Ken, good question!
They both measure the same thing - bitrate and bandwidth both express data used over time.
In common usage, bandwidth is more often refers to network speeds (100Mb/s, Gigabit, 10Gig, etc.), while bitrate refers to bandwidth consumption of a device (this camera has a bitrate of 2Mb/s).
Generally, you can use the terms interchangeably and most people in the industry will know what you are referring to.
Btw, people generally don't use the expression "0,950 bitrate". Also, rarely (in 2015) are you going to have a bitrate / stream / bandwidth under 1kb/s anyway.
IPVMU Certified | 05/10/15 12:54am
Without taking anything from John's explanation, I would also add that bitrate and bandwidth do have some nuanced distinctions that can help when deciding on which word to use.
One difference is that the actual bitrate is never more than the actual bandwidth used. Bandwidth is often used to mean the maximum bitrate that a medium is capable of, giving rise to the common usage John cited above regarding devices and networks.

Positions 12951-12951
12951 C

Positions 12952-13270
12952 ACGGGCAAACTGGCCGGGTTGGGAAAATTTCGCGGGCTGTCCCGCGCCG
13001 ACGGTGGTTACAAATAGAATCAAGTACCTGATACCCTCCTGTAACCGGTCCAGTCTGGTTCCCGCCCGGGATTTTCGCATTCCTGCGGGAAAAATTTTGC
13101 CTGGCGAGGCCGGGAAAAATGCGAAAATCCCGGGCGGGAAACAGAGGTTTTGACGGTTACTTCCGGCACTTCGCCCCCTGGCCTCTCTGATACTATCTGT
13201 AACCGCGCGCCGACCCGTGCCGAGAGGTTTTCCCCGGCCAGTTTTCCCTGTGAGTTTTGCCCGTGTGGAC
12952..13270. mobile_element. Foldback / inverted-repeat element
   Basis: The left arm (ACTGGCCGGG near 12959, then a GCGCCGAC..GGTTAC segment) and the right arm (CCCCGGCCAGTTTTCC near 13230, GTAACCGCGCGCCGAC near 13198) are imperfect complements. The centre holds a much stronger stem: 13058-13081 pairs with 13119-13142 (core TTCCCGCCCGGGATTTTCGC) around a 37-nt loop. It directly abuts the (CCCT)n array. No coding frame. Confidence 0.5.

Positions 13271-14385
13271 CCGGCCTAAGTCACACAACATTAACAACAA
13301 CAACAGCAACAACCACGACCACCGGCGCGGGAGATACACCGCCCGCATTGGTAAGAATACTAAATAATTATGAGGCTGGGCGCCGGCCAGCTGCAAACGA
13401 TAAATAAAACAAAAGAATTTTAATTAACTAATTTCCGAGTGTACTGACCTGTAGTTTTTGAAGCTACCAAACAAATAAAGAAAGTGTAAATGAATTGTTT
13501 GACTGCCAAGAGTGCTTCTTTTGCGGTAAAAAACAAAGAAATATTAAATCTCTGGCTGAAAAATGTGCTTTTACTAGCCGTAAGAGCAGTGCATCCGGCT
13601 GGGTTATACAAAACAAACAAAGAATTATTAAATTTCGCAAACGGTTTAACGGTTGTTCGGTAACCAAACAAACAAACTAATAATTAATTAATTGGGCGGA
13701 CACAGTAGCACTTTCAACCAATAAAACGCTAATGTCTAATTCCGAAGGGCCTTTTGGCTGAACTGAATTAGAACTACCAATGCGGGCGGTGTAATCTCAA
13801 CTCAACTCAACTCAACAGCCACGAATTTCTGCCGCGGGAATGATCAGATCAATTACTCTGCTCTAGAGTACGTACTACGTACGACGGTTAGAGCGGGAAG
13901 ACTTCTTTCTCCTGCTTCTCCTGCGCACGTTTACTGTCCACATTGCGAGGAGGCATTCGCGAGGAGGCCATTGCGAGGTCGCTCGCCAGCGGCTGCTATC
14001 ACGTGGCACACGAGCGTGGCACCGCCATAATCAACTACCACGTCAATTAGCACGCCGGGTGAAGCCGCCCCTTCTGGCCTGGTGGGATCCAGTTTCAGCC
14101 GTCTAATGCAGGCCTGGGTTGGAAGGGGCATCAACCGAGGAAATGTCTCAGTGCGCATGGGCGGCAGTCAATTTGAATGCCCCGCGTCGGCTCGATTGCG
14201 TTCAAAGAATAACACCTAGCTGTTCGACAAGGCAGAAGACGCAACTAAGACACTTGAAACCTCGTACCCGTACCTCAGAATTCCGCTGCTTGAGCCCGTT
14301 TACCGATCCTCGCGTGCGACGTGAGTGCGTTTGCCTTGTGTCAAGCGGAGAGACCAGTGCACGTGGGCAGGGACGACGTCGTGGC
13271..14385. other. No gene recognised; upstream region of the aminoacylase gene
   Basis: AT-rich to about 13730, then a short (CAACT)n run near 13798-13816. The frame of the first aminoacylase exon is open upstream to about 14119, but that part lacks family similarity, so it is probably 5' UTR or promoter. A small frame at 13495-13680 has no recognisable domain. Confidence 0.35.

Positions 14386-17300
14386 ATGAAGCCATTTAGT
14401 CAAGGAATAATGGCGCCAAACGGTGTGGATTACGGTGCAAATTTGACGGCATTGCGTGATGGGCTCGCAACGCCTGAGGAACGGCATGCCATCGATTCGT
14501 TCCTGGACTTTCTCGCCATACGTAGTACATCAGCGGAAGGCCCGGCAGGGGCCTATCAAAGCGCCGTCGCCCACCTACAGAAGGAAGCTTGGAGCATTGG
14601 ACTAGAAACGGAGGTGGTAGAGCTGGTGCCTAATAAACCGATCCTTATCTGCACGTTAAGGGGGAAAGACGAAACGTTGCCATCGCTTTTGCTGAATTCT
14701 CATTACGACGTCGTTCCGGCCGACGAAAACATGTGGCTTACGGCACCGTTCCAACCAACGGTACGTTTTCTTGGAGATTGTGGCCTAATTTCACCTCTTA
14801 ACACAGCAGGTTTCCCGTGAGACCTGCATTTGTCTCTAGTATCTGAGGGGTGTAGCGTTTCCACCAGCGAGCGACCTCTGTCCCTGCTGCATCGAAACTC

It may also refer to a portion of that total capacity, e.g. used/unused bandwidth.
So you will typically hear:
- We purchased more bandwidth bitrate for the WAN.
- The camera was streaming at a bitrate bandwidth of 2 Mbps.
- The total bandwidth bitrate is insufficient to support the higher bitrates bandwidth created by the cameras.